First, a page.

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Newsletter. Taxes. July 2013

ut specific documents as well, and such requisitions of tax authorities were denied by arbitration courts.

Addresses for mailing communications to taxpayers from tax authorities

The new rule establishes addresses for communicating official documents of tax authorities where the documents are sent by post.

Previously, there arose disputes because the Tax Code did not specify addresses for sending official documents of tax authorities, except for the act of tax audit which should be sent to the place of location of the organization (its separate subdivision) or the home address of the individual (Article 100(5), Article 105.17(12) of the Tax Code).
The question what addresses tax authorities should use for sending notifications to tax payers is of great legal importance. For example, by virtue of Article 101(2) and Article 101(14) of the Tax Code, the absence of evidence that the taxpayer was notified of the time and place of consideration of a tax audit materials serves as a separate ground for revocation of the tax authority’s decision.
Court practice is rich with the cases of reversal of tax authorities’ decisions made after tax audits, if the tax authority failed to send a notification to the tax payer’s addresses (legal and actual) known to the tax authority. The same question arises in the event of sending of a tax payment claim under Article 69(6) of the Tax Code.
The amended Article 31(5) of the Tax Code specifies the following addresses:
• the location of a Russian organization (its branch, representative office) recorded in the Consolidated State Register of Legal Entities (i.e., the legal address);
• the place where a foreign organization carries out its activity in Russia, as recorded in the Consolidated State Register of Legal Entities;
• the home address (place of stay) of an entrepreneur, notary public engaged in a private practice, attorney who set up attorney’s offices, individual not engaged in any business.
If any of the said persons provides the tax authority with another address for sending official documents, the documents will have to be sent to that address. The form of the application providing an address for mailing official documents will be approved by the Federal Tax Service in due time.

Grounds for the recovery of debt from a subsidiary and its parent company

Changes in Article 45(2) (2) of the Tax Code came into force on July 30, 2013

Previously, the said rule permitted recovery of a subsidiary’s debt from the parent company and vice versa. Recovery of debt was claimed in court in the event that: the debt was overdue for over three months; proceeds from the sale of goods (work, services) of the subsidiary (parent company) went to the bank accounts of the parent company (subsidiary).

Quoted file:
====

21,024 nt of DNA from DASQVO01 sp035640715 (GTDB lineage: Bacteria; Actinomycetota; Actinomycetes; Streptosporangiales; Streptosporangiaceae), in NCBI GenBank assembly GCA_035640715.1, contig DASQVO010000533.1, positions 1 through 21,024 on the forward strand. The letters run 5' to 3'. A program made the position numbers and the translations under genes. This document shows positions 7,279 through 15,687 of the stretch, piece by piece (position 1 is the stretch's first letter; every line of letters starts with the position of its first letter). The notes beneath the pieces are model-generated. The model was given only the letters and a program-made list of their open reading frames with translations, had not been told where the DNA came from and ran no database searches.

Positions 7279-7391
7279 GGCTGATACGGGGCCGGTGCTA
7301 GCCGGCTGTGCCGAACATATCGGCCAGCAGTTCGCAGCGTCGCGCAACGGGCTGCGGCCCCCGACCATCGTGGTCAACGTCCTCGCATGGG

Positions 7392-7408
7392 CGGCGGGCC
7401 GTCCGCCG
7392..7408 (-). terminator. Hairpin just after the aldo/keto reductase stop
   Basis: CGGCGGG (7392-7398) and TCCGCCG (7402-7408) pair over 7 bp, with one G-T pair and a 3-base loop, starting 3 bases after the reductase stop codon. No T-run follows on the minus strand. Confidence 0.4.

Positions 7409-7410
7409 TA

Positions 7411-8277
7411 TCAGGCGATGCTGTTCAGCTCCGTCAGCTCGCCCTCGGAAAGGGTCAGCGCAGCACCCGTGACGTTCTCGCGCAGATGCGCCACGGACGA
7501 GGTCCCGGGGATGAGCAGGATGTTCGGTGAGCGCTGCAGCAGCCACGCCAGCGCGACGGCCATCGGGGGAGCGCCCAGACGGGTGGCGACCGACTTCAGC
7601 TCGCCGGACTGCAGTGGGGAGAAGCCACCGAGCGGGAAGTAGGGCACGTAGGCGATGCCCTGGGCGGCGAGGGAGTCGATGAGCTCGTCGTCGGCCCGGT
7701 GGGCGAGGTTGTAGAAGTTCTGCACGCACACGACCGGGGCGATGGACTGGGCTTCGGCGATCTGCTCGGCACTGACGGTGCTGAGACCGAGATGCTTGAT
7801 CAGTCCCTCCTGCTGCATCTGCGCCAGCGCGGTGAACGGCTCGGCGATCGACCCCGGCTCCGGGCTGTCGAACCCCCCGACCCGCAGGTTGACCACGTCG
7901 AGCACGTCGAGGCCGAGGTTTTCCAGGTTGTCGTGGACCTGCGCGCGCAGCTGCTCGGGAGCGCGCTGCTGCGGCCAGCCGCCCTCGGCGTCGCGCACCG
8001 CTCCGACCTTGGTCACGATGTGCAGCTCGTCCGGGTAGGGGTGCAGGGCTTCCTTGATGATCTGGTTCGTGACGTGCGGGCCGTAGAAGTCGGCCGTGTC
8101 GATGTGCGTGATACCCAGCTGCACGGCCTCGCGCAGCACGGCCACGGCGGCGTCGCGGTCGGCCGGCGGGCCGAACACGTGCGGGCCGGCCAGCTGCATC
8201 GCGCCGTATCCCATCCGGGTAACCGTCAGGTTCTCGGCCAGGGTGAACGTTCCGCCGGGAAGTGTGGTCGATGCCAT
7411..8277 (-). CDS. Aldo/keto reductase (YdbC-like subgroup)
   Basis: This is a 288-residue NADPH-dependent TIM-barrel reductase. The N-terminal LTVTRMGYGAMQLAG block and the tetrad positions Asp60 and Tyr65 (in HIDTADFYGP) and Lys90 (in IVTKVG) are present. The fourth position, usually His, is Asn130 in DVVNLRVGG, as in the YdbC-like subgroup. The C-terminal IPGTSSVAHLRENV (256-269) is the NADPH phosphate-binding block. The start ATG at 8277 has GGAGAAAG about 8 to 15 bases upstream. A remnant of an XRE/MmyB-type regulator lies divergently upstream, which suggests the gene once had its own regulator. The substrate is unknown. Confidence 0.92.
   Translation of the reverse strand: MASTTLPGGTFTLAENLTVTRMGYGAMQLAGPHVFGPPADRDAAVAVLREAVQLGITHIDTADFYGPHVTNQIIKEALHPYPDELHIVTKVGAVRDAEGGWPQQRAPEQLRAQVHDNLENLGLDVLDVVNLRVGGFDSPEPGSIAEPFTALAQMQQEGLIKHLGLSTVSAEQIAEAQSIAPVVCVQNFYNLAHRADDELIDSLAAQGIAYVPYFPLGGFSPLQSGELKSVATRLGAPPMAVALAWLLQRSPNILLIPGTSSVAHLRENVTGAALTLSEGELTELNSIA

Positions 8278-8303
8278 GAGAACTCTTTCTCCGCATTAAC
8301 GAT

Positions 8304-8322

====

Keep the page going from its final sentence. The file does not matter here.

The amended Article 45(2)(2) of the Tax Code introduces new grounds for the recovery of debt. For example, the debt of the subsidiary is recovered from the parent company if after the debtor learned or should have learned about the forthcoming field tax audit or the beginning of a desk tax audit its money or other assets were transferred to the parent company and as the result of such transfer the debt could not be recovered from the debtor. Similar grounds are established for the recovery of the parent company’s debt from its subsidiary. In that case subject to recovery is only the debt revealed during a tax audit.
The said rule is applied to organizations which the court finds affiliated in any way with the debtor.
The amended Article 45(2) (2) also specifies the manner of the recovery of debt:
In the event that the debtor’s proceeds from the sale of goods (work, services) go to the bank accounts of several organizations or if its money or other assets were transferred to several companies, the debt is to be recovered from all the organizations in proportion to the share of the proceeds they received, share of the transferred money, or value of other assets; in such case, the value of the assets is determined as their depreciated cost reflected in the debtor’s accounts as of the time the debtor learned or should have learned about the forthcoming field tax audit or the beginning of a desk tax audit; the debt is also recovered where proceeds from the sale of goods (work, services) are remitted (money and other assets are transferred) by the subsidiary to the parent company (and vice versa) through interconnected operations. In the determination of such proceeds, the fact that the parties to such operations are not subsidiaries is of no importance; the debts of subsidiaries are subject to recovery in the amount of proceeds received, or money or other assets transferred.

Court practice